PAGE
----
United Nations

E/1997/27 CSW

Commission on the Status of Women


E/1997/27 CSW - Report of the forty-first session

                                 Chapter III


1.   The Commission considered item 4 of its agenda at its 1st meeting, on
10 March, and at its 13th meeting (closed meeting), on 20 March 1997.

2.   At the 1st meeting, on 10 March, pursuant to Economic and Social
Council resolution 1983/27, the Commission established a working group to
consider communications concerning the status of women.  The following five
members, nominated by their regional groups, were appointed:  Lily Boeykens
(Belgium); Ana Pen~a (Peru); Seyed Hossein Rezvani (Islamic Republic of
Iran); Nonhlanhla Pamela Tsabedze (Swaziland); and Zuzana Vranova'
(Slovakia).  The Working Group on Communications on the Status of Women
held four meetings.

                       ACTION TAKEN BY THE COMMISSION

Report of the Working Group on Communications on the Status of Women

3.   At the 13th meeting (closed meeting), on 20 March, the Commission
considered the report of the Working Group on Communications on the Status
of Women (E/CN.6/1997/CRP.3).

4.   At the same meeting, the Commission adopted the report of the Working
Group, as amended during the discussion, and agreed to include it in the
report of the Commission.  The report of the Working Group is as follows:

     "1.  The Working Group on Communications on the Statusconcern at
     recurring situations of armed conflict, which sometimes amounted to
     genocide, leading to physical and psychological abuses of women and
     the continuing use of rape as a weapon of war.

     "6.  The Working Group noted that specific forms of violence against
     women continued to exist.  They included abduction, forced
     prostitution, forced marriage, trafficking in and sale of women, and
     forced intervention in the reproductive life of women, as well as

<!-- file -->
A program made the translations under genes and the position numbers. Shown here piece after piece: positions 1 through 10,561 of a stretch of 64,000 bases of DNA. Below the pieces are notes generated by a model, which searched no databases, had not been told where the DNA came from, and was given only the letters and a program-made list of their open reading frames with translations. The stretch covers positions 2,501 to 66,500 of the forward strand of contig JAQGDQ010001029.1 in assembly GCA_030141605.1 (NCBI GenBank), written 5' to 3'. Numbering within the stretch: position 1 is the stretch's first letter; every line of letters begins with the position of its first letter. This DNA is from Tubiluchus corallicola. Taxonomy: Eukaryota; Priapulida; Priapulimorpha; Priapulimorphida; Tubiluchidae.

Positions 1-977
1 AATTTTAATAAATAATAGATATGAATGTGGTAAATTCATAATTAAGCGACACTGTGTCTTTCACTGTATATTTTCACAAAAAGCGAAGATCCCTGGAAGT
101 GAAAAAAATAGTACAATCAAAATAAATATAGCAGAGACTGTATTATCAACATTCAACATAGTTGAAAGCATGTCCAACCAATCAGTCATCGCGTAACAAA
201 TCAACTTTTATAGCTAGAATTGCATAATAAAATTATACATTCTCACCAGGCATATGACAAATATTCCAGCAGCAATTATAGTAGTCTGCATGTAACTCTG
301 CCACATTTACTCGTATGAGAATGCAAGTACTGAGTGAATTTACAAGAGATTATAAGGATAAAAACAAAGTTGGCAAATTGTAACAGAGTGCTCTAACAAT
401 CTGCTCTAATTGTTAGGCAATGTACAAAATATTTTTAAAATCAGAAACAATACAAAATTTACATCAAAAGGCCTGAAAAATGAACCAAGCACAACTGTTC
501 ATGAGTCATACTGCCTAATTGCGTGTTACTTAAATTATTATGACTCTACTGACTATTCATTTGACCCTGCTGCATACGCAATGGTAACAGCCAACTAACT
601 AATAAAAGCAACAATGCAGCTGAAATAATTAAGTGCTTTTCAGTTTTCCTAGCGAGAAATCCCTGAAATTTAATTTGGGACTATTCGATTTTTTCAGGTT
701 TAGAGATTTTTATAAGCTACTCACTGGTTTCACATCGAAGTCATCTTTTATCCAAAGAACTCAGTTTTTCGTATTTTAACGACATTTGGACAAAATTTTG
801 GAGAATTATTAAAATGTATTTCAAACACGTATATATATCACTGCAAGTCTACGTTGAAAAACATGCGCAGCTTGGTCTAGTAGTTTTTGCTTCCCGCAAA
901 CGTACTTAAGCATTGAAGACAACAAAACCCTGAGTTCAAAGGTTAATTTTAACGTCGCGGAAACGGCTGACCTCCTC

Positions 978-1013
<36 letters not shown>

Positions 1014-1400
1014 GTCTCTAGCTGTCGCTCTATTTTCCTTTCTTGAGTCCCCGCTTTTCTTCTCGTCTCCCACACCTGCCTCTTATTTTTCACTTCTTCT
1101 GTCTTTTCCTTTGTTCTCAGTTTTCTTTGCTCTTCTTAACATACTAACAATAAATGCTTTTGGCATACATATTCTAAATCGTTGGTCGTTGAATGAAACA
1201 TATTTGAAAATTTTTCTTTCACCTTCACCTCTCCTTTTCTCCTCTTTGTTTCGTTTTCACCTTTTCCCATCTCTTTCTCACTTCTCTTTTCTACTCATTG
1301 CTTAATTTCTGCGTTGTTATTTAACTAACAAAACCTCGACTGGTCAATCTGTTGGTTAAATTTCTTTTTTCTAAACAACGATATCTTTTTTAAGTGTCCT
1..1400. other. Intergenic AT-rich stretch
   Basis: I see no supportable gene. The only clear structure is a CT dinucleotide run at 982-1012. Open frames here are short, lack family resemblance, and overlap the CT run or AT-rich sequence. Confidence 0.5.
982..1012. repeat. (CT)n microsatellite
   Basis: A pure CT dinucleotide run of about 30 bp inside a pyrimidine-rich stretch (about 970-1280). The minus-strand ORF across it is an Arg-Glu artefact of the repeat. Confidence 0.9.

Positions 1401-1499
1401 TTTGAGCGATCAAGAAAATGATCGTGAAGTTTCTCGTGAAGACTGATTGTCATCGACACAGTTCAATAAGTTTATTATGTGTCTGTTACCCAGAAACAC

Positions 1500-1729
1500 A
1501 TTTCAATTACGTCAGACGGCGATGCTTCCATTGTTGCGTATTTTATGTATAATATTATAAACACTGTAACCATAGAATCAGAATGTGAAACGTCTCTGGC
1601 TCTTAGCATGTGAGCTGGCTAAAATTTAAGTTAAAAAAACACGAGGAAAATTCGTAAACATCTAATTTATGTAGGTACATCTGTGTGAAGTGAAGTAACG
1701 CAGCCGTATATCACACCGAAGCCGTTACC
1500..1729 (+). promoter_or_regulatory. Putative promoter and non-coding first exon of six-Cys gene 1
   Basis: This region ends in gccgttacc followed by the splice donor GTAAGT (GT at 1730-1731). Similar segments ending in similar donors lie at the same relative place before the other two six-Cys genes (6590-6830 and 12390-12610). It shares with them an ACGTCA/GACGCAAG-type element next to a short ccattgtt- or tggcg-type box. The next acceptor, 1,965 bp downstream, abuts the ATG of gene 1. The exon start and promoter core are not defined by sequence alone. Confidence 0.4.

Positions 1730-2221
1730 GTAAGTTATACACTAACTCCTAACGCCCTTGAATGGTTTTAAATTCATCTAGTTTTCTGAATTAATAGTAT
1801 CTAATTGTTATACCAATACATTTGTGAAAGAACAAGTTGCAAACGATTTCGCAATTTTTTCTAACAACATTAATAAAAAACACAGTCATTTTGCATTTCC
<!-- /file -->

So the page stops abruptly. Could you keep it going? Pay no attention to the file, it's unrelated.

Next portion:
female infanticide and the abandonment of female infants.  It
     expressed its concern at violence against pregnant women and at sexual
     enslavement.  It pointed out that the rights of migrant women workers
     and of internally displaced and vulnerable groups, including
     indigenous women, continued to be violated.  The Working Group was
     also concerned about the number of arbitrary killings and torture of

     "7.  The Working Group also noted the continuation of harmful
     traditional practices directed at women which persist owing to,
     inter alia, insufficient efforts of some States to confront those

     "8.  The Working Group expressed its concern at the continuation of
     the brutal treatment of women by persons misusing their authority,
     among others, and through the denial of fair trial, incommunicado and
     arbitrary detention, prolonged detention without trial, rape and
     sexual abuse by security forces and prison officials, cruel and
     degrading treatment, unlawful arrest and denial of legal protection
     through police negligence, as well as the continued practice of police
     discrediting of female complainants.

     "9.  The Working Group also noted the continuing discrimination
     against women in the context of employment, including sexual
     harassment, forced labour, unequal enjoyment of training opportunities
     and inequality of pay for work of equal value.

     "10.  The Working Group considered the non-confidential communications
     and noted the continued absence of women in decision-making processes,
     particularly in the context of war and conflict resolution.  It
     further noted that the exploitation of young girls and women and
     harmful traditional practices against them did exist.

     "11.  The Working Group expressed appreciation to Governments for
     having sent replies conducive to the clarification of the cases
     concerned.  It noted, however, that some Governments had not replied
     and suggested that the Commission encourage all Governments concerned
     to cooperate in order to make the communications mechanism more

     "12.  The Working Group reiterated that the content of the
     communication must refer only to women and to women's issues, namely,
     injustice, or discriminatory acts or practices against women, with
     reference to the criterion used in selecting the communications to be
     submitted to the Commission on the Status of Women.

     "13.  The Working Group on Communications on the Status of Women
     recommends that, in order to provide continuity in the review of
     communications, the Commission on the Status of Women should, to the
     extent possible, nominate the same members to serve on the Working
     Group for two years."


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Date last updated: 06 December 1999 by DESA/DAW
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